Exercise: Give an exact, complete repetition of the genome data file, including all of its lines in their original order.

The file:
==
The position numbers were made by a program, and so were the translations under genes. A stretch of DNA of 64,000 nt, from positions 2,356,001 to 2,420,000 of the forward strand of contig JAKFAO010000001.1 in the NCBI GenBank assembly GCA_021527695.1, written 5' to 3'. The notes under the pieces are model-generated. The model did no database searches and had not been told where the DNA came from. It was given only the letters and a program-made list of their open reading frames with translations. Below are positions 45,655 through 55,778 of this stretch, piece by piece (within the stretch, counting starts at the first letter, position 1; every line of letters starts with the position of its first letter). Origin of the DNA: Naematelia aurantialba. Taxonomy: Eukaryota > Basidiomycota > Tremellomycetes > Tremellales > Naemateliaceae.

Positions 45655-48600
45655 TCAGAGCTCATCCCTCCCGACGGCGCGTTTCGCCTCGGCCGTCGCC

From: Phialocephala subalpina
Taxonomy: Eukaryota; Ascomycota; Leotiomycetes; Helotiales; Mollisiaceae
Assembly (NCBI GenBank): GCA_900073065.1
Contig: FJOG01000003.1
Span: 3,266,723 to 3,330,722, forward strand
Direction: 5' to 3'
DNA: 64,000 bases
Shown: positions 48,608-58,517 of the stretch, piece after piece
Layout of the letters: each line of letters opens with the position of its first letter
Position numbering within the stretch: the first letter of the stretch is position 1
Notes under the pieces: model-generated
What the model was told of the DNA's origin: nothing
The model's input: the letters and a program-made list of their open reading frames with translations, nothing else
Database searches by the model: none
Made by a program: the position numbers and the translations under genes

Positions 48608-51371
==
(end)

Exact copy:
The position numbers were made by a program, and so were the translations under genes. A stretch of DNA of 64,000 nt, from positions 2,356,001 to 2,420,000 of the forward strand of contig JAKFAO010000001.1 in the NCBI GenBank assembly GCA_021527695.1, written 5' to 3'. The notes under the pieces are model-generated. The model did no database searches and had not been told where the DNA came from. It was given only the letters and a program-made list of their open reading frames with translations. Below are positions 45,655 through 55,778 of this stretch, piece by piece (within the stretch, counting starts at the first letter, position 1; every line of letters starts with the position of its first letter). Origin of the DNA: Naematelia aurantialba. Taxonomy: Eukaryota > Basidiomycota > Tremellomycetes > Tremellales > Naemateliaceae.

Positions 45655-48600
45655 TCAGAGCTCATCCCTCCCGACGGCGCGTTTCGCCTCGGCCGTCGCC

From: Phialocephala subalpina
Taxonomy: Eukaryota; Ascomycota; Leotiomycetes; Helotiales; Mollisiaceae
Assembly (NCBI GenBank): GCA_900073065.1
Contig: FJOG01000003.1
Span: 3,266,723 to 3,330,722, forward strand
Direction: 5' to 3'
DNA: 64,000 bases
Shown: positions 48,608-58,517 of the stretch, piece after piece
Layout of the letters: each line of letters opens with the position of its first letter
Position numbering within the stretch: the first letter of the stretch is position 1
Notes under the pieces: model-generated
What the model was told of the DNA's origin: nothing
The model's input: the letters and a program-made list of their open reading frames with translations, nothing else
Database searches by the model: none
Made by a program: the position numbers and the translations under genes

Positions 48608-51371